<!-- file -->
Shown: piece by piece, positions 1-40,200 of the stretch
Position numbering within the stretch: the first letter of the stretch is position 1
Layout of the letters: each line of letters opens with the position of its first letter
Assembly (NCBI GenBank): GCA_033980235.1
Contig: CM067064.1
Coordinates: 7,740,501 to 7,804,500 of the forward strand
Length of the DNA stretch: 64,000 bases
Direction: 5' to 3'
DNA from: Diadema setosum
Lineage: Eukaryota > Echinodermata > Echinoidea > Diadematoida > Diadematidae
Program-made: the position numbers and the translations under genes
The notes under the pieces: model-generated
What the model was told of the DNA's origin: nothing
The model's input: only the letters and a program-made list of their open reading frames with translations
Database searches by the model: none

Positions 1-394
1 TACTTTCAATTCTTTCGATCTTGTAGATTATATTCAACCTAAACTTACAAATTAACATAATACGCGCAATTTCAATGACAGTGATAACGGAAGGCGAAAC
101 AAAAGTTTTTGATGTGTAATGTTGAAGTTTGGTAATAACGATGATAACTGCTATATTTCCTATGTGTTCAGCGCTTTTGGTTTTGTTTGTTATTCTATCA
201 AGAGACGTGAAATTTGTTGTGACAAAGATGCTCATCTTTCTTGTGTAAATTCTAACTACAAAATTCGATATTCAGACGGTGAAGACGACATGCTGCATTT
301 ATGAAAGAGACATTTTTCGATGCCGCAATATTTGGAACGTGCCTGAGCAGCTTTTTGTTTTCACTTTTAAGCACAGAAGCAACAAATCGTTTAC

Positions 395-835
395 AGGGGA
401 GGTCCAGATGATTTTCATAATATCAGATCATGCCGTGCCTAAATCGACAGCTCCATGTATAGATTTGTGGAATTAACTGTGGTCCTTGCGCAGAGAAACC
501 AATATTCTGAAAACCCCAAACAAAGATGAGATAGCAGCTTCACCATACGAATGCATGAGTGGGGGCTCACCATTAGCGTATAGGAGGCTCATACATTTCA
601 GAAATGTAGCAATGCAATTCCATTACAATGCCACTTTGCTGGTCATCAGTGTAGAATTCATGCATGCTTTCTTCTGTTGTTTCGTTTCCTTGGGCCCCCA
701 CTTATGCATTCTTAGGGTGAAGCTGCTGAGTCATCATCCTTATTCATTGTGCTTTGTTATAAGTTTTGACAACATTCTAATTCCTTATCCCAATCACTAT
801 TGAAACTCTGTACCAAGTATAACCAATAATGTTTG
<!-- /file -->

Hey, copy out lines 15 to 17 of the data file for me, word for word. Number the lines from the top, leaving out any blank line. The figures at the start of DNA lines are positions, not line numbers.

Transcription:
Database searches by the model: none

Positions 1-394
1 TACTTTCAATTCTTTCGATCTTGTAGATTATATTCAACCTAAACTTACAAATTAACATAATACGCGCAATTTCAATGACAGTGATAACGGAAGGCGAAAC